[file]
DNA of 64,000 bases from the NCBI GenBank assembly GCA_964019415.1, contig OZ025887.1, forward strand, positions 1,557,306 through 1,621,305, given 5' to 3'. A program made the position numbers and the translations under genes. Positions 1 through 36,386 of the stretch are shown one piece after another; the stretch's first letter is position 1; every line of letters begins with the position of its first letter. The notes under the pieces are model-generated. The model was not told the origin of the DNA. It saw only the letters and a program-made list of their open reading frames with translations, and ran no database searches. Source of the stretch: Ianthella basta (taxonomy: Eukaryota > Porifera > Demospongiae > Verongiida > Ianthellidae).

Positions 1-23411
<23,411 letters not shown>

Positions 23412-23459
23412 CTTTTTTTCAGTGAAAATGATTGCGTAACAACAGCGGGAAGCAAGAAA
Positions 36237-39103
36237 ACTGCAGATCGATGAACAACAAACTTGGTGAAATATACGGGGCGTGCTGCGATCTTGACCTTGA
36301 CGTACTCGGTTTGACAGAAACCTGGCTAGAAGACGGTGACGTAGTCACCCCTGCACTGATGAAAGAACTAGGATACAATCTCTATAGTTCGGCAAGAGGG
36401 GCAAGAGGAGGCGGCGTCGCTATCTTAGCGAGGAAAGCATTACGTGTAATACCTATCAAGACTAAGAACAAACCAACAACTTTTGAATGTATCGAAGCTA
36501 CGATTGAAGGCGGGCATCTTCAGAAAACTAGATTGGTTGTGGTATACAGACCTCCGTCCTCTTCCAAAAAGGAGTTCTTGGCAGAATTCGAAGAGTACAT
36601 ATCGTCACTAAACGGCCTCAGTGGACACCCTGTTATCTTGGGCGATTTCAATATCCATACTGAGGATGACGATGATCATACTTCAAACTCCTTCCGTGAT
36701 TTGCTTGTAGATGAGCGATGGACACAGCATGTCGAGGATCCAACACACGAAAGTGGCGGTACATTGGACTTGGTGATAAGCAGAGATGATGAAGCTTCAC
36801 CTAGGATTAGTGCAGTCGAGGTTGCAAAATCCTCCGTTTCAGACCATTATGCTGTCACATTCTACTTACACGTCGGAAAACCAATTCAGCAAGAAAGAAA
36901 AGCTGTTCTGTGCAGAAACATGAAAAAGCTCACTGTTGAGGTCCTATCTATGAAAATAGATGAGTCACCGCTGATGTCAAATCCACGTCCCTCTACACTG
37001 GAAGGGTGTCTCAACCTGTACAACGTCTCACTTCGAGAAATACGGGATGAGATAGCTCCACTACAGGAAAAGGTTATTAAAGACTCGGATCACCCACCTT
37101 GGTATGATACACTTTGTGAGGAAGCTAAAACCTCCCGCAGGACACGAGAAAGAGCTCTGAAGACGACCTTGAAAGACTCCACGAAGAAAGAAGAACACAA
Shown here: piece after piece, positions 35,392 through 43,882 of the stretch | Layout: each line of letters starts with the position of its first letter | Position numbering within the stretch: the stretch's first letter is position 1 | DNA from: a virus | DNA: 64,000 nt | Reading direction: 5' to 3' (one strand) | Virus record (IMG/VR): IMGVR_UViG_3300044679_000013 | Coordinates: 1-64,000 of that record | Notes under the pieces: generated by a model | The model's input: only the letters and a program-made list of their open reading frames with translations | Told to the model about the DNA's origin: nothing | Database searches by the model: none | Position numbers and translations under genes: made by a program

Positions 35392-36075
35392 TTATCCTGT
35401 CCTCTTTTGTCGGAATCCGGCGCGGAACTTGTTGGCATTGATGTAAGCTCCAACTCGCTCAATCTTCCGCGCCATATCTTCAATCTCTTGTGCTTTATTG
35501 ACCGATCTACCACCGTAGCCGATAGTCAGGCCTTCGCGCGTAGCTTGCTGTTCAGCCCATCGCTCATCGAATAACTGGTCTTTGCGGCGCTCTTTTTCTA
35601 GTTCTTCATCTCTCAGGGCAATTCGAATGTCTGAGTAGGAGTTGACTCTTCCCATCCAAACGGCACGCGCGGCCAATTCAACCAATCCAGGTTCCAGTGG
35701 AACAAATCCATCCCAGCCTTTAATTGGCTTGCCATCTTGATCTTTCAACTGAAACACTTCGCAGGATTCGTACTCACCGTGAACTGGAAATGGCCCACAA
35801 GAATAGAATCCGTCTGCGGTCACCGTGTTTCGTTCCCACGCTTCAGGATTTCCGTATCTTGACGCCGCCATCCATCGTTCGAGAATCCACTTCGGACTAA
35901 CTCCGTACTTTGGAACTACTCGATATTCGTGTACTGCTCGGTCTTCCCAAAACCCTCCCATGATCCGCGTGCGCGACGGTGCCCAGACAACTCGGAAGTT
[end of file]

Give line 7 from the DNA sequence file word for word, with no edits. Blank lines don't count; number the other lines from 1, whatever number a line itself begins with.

36237 ACTGCAGATCGATGAACAACAAACTTGGTGAAATATACGGGGCGTGCTGCGATCTTGACCTTGA